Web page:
The Court of Appeals for the Ninth Circuit issued a decision recently in Olean Wholesale Grocery Cooperative, Inc. v. Bumble Bee Foods LLC (“Olean Wholesale”), confirming that district courts must rigorously examine competing expert evidence when determining whether the requirements of class certification have been satisfied.

In Olean Wholesale, litigation related to the long-running tuna price-fixing saga, purchasers of packaged seafood alleged a price-fixing conspiracy against the three largest domestic producers of packaged tuna. At class certification, the parties’ experts disagreed on whether a sufficient portion of the proposed class had been harmed by the alleged scheme. The plaintiffs’ expert “relied on statistical evidence in the form of a regression model which purports to prove that the price-fixing conspiracy harmed all, or nearly all, of the Class members.” The defendants’ expert challenged this methodology, arguing that this “model incorrectly assumed every direct purchaser was injured—and necessarily in the same way.” Under these competing models, the plaintiffs’ expert concluded that a de minimis portion—less than 6%—of the class suffered no injury, while the defendants’ expert concluded that this number was actually much higher, at 28%.

Though likely dispositive, the district court declined to resolve the dispute. Observing that defendants’ “criticisms are serious and could be persuasive to a finder of fact,” it nonetheless held that “determining which expert is correct is beyond the scope” of a class certification motion, and was instead for the jury to resolve. The critical issue, according to the district court, was whether plaintiffs’ method was “capable of showing” impact on all or nearly all class members. Satisfied that it was, the court certified the class.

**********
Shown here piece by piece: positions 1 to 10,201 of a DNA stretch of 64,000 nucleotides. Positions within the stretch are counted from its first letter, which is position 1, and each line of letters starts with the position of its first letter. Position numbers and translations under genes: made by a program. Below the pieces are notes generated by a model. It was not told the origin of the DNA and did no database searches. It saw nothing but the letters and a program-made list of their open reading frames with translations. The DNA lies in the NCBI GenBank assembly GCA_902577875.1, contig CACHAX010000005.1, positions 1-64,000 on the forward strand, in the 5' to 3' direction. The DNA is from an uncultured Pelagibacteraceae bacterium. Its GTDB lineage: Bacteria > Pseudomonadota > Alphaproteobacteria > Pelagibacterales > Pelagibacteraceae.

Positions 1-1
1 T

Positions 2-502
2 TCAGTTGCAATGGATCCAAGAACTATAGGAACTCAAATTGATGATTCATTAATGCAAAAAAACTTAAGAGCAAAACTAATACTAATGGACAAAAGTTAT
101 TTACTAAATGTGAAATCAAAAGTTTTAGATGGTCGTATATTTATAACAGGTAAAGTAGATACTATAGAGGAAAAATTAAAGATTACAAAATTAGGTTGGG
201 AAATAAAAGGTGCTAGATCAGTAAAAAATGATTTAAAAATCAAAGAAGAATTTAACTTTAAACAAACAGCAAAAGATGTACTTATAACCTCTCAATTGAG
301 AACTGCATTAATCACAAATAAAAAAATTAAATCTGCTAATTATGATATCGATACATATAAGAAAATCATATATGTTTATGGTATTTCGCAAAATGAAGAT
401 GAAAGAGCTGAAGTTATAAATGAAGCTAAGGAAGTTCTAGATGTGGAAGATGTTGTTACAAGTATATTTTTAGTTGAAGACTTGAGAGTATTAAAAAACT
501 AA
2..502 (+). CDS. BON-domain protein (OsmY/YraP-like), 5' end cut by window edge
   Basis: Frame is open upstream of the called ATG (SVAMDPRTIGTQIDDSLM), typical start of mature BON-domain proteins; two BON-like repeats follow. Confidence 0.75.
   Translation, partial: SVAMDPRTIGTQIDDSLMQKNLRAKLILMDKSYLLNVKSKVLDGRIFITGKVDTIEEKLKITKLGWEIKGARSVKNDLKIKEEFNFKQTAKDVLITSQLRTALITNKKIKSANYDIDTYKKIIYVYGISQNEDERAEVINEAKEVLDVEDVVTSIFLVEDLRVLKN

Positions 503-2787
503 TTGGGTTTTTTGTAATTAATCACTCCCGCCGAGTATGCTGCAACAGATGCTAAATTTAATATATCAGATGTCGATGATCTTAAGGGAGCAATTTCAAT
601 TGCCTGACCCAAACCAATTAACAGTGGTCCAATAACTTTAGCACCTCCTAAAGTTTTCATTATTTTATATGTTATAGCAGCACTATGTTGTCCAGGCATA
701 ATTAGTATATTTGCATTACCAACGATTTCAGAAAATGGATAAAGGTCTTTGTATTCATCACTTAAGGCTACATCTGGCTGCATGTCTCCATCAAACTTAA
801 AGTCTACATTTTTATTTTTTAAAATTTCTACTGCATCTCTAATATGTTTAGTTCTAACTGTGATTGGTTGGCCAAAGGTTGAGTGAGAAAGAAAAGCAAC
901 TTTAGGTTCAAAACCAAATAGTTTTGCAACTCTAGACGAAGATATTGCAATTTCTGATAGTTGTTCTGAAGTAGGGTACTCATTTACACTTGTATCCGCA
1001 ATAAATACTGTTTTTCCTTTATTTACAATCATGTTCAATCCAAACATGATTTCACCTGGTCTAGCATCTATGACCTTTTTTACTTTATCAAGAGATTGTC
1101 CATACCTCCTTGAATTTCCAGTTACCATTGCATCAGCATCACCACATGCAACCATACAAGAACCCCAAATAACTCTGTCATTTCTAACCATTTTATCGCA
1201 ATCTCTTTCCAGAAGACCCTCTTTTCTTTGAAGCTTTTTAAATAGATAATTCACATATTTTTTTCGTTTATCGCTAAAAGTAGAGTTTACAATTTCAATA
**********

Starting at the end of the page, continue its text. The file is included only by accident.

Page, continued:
On appeal, the Ninth Circuit vacated the district court’s decision. The court reasoned that the disagreement between the two experts was not simply a jury question, but rather, implicated the threshold question of Rule 23(b)(3) predominance. The court held that the statistical analysis could be used to satisfy the predominance inquiry but found that “the district court abused its discretion by not resolving the factual disputes necessary” to actually determine whether the requirement had been satisfied here. Deferring determination of class-wide impact in every arguable case, the court observed, effectively “amounts to a delegation of judicial power to the plaintiffs, who can obtain class certification just by hiring a competent expert.” “If savvy crafting of the evidence were enough to guarantee predominance,” the court continued, “there would be little limit to class certification in our modern world of increasingly sophisticated aggregate proof.” See Richard A. Nagareda, Class Certification in the Age of Aggregate Proof, 84 N.Y.U. L. Rev. 97, 103 (2009).

While class action plaintiffs need not achieve absolute certainty as the class certification stage, Olean Wholesale makes clear that mere possibility will not suffice. Defendants should continue to urge courts to engage with, evaluate, and weigh competing evidence at class certification, even where—indeed, especially where—plaintiffs rely on complex, representative evidence and regression models.